Preview: State ARRA Job Numbers Are All Over the Map

October 27, 2009

This Friday, October 30 is when the Recovery Accountability and Transparency Board is scheduled to release Recovery Act (ARRA) recipient data covering the more than $200 billion in stimulus funds that are passing through state governments. It will be a red letter day in the history of open government.

The states were required to submit their data earlier this month. While most have kept mum about their results, some have "leaked" key numbers (or much more) via their own Recovery Act websites. My colleagues and I at Good Jobs First have scanned those sites and offer this preview of what Friday has in store.

Probably the most anticipated numbers are those relating to job creation and job retention. States are supposed to provide such estimates relating to the dozens of federal grant programs funded by ARRA, including the huge amounts they have been receiving through the state fiscal stabilization fund.

As with the

federal contractor ARRA data

released on October 15, there are bound to be inconsistencies in the way the state job numbers get reported. This is already suggested by the states that have announced their results. Here are the ones we have found (amounts are full-time equivalents):

California: 100,000

Florida: 22,457

Georgia:  23,879

Idaho: 699

Illinois: 18,000

Iowa: 4,434

Maine: 894

Michigan: 19,498

Minnesota: 11,800

New Hampshire: 3,007

New Mexico: 4,100

Oklahoma: 6,706

Oregon: 8,000

Pennsylvania: 2,907

Rhode Island: 1,703

Tennessee: 7,710

Washington: 2,900

West Virginia: 370

In theory, the number of jobs should very roughly correlate with the amount each state has received in ARRA funds. Yet if we take the amounts above and compare them to the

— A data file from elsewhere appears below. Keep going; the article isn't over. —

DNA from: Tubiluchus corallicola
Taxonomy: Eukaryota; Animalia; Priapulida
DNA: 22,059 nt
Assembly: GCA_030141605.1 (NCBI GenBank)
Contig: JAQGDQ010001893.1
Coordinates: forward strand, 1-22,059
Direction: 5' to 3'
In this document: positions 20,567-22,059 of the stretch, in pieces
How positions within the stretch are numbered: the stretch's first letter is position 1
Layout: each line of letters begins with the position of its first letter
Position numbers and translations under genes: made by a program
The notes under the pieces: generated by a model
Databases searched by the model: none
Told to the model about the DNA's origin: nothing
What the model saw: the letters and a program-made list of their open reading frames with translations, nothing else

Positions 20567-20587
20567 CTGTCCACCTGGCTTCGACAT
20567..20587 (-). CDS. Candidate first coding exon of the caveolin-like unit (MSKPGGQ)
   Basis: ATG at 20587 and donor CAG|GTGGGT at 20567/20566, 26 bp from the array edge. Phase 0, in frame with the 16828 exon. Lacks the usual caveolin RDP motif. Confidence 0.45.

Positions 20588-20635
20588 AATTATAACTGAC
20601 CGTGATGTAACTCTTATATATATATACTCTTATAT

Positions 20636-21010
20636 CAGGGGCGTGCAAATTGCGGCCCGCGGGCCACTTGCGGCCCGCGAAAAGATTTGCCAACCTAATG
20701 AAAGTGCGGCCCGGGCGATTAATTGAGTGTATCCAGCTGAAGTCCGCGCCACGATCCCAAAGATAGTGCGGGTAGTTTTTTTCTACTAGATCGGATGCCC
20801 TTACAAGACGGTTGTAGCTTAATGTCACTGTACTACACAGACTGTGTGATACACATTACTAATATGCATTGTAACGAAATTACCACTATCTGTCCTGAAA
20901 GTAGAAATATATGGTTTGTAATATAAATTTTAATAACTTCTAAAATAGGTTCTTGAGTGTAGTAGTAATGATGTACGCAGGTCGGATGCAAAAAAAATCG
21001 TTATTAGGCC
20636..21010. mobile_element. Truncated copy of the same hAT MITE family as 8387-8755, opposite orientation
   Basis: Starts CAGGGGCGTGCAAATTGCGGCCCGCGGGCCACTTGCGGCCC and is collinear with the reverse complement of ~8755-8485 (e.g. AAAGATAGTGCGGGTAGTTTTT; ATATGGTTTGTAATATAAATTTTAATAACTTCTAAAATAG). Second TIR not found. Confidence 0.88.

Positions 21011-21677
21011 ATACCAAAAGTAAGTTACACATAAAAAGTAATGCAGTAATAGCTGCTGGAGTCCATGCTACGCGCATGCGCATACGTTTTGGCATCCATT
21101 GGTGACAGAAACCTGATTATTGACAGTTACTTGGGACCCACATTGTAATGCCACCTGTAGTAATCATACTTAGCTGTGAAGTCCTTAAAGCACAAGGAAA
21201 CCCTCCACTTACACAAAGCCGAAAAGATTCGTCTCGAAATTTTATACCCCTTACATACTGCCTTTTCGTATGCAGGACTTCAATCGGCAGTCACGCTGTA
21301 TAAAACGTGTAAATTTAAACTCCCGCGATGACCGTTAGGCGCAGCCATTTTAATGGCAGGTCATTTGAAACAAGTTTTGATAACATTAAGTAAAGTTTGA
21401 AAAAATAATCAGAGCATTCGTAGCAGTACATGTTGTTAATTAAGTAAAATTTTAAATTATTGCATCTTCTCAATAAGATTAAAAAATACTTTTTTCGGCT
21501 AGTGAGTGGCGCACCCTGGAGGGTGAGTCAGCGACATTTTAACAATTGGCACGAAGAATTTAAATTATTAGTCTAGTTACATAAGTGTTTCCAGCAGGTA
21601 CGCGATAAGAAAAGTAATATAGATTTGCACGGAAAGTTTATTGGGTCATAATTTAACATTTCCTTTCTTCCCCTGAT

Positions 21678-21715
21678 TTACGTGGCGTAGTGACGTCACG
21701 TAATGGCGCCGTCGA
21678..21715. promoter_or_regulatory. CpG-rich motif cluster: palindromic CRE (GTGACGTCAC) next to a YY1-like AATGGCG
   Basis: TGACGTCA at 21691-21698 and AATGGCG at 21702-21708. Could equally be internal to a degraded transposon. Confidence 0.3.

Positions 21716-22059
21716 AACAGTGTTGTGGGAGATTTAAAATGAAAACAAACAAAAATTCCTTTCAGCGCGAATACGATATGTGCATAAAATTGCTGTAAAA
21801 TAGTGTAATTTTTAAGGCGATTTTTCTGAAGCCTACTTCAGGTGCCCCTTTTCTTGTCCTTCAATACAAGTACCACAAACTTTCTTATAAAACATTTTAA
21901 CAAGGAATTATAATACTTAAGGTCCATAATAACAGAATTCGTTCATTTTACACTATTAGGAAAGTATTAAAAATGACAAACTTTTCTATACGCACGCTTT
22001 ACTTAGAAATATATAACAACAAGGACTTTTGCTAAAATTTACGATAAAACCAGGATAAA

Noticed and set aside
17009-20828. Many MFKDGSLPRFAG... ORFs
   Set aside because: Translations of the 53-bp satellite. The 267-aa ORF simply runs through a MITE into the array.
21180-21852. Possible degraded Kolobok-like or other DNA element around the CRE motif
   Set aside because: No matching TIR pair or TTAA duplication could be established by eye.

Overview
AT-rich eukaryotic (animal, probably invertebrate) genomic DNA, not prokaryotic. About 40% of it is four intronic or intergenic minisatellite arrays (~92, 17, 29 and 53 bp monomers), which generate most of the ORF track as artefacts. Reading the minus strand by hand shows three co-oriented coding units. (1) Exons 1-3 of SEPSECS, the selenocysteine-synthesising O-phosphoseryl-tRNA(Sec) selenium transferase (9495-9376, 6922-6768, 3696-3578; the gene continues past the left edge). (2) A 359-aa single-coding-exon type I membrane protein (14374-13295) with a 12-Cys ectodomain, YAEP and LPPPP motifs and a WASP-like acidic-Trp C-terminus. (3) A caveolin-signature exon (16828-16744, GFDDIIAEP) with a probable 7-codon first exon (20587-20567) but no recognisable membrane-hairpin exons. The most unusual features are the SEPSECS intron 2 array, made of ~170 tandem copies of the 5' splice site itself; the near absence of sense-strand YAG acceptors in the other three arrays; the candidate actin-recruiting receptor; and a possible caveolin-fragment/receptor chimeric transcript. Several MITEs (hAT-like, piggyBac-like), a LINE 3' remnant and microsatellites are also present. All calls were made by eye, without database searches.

total ARRA funds paid out

in those states, that is not always the case. Here are the figures for dollars paid out per full-time-equivalent job created or retained:

California $161,562

Florida $216,674

Georgia $130,332

Idaho $549,652

Illinois $296,696

Iowa $248,928

Maine $629,170

Michigan $206,765

Minnesota $165,803

New Hampshire $105,510

New Mexico $127,561

Oklahoma $174,474

Oregon $195,679

Pennsylvania $1,249,085

Rhode Island $303,056

Tennessee $223,996

Washington $749,411

West Virginia $1,205,977

While about half the group are in a reasonable range from about $105,000 to $216,000 (keeping in mind that not all funds have a direct impact on jobs), the others begin to veer off. For Pennsylvania and West Virginia to report an amount per job more than ten times that of New Hampshire suggests that something is wrong with the reporting system.

If the rest of the state data released on Friday show similar inconsistencies, the national jobs total should be viewed as something much less than definitive.

Reposted from the

STAR Coalition website


Clarification: The $200 billion figure mentioned above is estimated spending on the covered programs *over the life of ARRA.* The amount spent so far is likely to be only about $30 billion. This is based on the GAO


that about $50 billion has passed through the states (of which about $20 billion represents Medicaid, which is not covered by the recipient reporting system).